King Lear at Skirball Review: Lear Light, With Accordion Accompaniment

Yes, this is King Lear
Yes, this is King Lear

Finally, the Lear nobody’s been waiting for, a Lear for people not in the mood for tragedy, a Lear Light, an economic Lear, cast with just eight actors, who not only portray multiple characters but also sing, dance, wink, and play the accordion, drums and trombone. The most astonishing aspect of the touring King Lear at the Skirball Center through October 12th, which stars Joseph Marcell, best-known as Geoffrey the butler in “The Fresh Prince of Bel-Air,” is that it’s a production of Shakespeare’s Globe, the same company that brought Mark Rylance’s brilliant Twelfth Night in a double bill with Richard III to Broadway last season. That Twelfth Night was the best Twelfth Night, and surely one of the best of any Shakespeare production, I’ve ever seen.

I won’t call the Shakespeare Globe’s King Lear the worst I’ve ever seen, for two reasons.

First, the actors are all capable, and, in the best moments, something more than that. Bethan Cullinane’s Cordelia makes as much sense as is possible out of a character who refuses to flatter her father the king, thus enraging Lear and setting off the chain of events that lead to tragedy. Hers is a far more persuasive Cordelia than the one, for example, in Frank Langella’s Lear at BAM. (Cullinane also plays the Fool in a silly hat, strictly for laughs.) Alex Mugnaioni has affecting moments as the wronged Edgar, especially when half-naked smeared with dirt pretending to be mad, and John Stahl does an intense Gloucester at times. Those times do not include the eye-plucking scene, which director Bill Buckhurst inexplicably treats as if it were a Monty Python routine – ho, ho how amusingly Cornwall (again Alex Mugnaioni) throws away Gloucester’s bloody eyeballs.

Marcell is plausible as an old man facing unbearable loss and his own past foolishness, but since he is never quite credibly commanding as a powerful king to begin with, his decline lacks the stuff of tragedy.

Of course, tragedy is not the be-all and end-all of entertainment, and this production is all about entertaining from the get-go. While we are still getting to our seats, the performers wander the aisles in greeting. We are serenaded by accordion, and treated to a merry song and dance before any actor utters a word. Once the play begins, the house lights stay up – as if to mimic the usual outdoor venues where Shakespeare’s Globe performs – and the action takes place in small makeshift set within the larger stage at the Skirball Center. The company calls their set an “Elizabethan booth,” although it looks a little like the inside of a cabin at a boy’s summer camp. In any case, it helps imbue this production with the romance of a traveling troupe of Shakespeareans — inventive, clever on a low budget (we see the piece of metal that a company member shakes to create the storm sound effect),  garbed in festive grab-bag costumes, playful, charming. Even after everybody has died tragically on the stage, they all get up and dance and prance and play their own musical instruments to original tunes composed by Alex Silverman. They look like they’re having fun up there. We’d surely enjoy the party just as much, if it weren’t supposed to be King Lear.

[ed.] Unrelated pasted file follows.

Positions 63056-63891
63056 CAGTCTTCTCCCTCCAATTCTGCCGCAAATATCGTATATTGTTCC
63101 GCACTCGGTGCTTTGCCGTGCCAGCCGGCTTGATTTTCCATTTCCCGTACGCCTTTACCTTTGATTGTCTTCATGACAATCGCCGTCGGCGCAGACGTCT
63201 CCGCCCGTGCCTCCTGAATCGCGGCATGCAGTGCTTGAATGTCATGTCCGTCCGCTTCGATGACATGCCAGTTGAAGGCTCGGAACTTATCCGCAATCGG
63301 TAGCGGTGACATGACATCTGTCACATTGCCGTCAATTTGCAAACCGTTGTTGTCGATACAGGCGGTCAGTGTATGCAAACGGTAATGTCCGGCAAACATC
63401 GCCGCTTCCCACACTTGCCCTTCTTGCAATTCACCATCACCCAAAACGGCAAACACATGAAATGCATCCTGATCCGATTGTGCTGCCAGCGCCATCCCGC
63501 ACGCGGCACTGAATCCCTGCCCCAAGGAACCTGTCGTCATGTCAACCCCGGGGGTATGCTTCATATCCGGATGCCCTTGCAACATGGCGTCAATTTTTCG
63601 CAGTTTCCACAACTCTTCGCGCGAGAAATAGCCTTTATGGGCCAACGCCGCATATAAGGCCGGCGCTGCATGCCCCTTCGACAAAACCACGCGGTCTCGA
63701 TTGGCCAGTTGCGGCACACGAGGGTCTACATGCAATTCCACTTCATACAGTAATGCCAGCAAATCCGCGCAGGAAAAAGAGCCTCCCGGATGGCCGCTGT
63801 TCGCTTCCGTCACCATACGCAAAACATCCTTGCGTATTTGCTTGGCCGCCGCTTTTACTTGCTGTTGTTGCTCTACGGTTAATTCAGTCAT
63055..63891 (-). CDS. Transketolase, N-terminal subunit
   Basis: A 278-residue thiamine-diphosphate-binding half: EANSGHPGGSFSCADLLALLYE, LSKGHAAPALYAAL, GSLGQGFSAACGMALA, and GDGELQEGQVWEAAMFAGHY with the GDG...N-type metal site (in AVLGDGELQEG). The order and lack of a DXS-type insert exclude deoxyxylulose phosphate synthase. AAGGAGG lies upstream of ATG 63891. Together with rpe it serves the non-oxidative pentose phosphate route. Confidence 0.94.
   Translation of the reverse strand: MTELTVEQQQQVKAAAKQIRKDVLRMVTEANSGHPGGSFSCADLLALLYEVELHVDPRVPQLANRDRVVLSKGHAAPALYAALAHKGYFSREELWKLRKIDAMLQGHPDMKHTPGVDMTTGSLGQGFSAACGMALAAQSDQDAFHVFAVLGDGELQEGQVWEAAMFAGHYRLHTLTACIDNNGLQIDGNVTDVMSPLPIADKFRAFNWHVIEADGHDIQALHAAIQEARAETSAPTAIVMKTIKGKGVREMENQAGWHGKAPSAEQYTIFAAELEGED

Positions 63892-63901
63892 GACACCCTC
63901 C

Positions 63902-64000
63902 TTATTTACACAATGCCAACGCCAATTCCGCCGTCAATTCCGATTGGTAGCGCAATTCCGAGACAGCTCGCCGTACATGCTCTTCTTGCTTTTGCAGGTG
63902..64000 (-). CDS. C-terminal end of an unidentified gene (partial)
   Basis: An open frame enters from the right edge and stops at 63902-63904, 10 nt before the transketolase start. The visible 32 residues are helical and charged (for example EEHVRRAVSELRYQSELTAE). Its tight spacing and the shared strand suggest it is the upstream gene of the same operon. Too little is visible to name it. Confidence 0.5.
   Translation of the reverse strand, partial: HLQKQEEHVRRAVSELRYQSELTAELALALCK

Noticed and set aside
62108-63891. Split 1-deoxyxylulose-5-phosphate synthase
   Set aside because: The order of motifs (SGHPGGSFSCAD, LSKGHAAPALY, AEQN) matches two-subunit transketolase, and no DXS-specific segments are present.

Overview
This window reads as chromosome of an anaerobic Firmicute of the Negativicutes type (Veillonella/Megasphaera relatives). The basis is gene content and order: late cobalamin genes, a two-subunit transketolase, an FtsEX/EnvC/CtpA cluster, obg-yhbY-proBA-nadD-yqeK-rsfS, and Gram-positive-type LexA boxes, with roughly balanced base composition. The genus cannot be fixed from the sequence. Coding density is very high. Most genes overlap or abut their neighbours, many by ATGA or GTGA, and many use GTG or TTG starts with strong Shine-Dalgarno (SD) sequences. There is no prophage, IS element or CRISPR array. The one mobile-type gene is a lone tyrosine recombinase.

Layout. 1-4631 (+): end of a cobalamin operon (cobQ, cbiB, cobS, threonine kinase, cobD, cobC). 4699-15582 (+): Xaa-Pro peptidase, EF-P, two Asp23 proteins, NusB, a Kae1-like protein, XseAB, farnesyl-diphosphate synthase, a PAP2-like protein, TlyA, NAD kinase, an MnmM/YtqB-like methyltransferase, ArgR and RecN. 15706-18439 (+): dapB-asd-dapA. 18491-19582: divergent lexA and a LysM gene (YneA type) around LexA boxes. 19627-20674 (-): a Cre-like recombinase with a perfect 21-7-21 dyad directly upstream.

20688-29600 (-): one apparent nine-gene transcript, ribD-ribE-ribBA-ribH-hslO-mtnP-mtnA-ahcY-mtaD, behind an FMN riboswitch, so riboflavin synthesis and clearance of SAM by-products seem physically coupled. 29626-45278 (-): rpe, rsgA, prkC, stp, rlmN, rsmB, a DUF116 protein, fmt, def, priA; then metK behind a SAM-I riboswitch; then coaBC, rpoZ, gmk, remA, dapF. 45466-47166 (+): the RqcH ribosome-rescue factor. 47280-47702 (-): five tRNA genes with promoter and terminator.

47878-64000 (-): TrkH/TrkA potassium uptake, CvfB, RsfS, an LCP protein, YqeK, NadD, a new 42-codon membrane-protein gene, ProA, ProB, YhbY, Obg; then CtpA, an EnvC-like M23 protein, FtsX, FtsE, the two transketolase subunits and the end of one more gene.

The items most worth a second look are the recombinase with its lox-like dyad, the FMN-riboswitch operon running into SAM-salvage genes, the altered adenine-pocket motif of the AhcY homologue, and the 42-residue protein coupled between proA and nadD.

Author: New York Theater

Jonathan Mandell is a 3rd generation NYC journalist, who sees shows, reads plays, writes reviews and sometimes talks with people.

2 thoughts on “King Lear at Skirball Review: Lear Light, With Accordion Accompaniment

  1. I can only assume that Jonathan Mandell isn’t familiar with how Globe productions work. Even Shakespeare’s most tragic plays were traditionally accompanied by musical interludes. The performance at the end was a device intended to break the dramatic tension built up by the play and to remind its audience of the frame of the play. I suggest Jonathan Mandell, Charles Isherwood and others of their ilk direct their bootless complaints to the King’s Men or the Royal Shakespeare Company. Somehow I doubt they’d care what you think.

  2. I’m familiar with how Globe productions work. I have no problem with the “light” touches–actors wandering the stage before the play, singing and playing instruments during the play, providing sound effects, and then all doing a jig at the end. The jig can be moving in it’s own right. I didn’t stay for the jig in this production, which failed for me on multiple levels. Why confine the actors to that small set? Did they decide the fool’s mouse ears were amusing during a drunken night out? I’ve seen actors practicing Elizabethan style fighting at the Globe, is this the best they can do? It’s not dramatic if it appears that the actors know where every thrust is going to land. And the costumes. Some seemed Elizabethan. Some seemed unfashionable from more modern times. I dress better than the King, though my wife would probably disagree. Much of this I could overlook if the performances were stellar, but they were hit or miss. I thought the actress playing Cordelia was strong as Cordelia, but a miss as the Fool. The other sisters were entirely unconvincing. King Lear did not seem kingly. Too much forced laughing. Perhaps the actors needed more directing. Their energy seemed aimless. They didn’t seem to be responding to each other. Those are my honest complaints from the night I saw the play.

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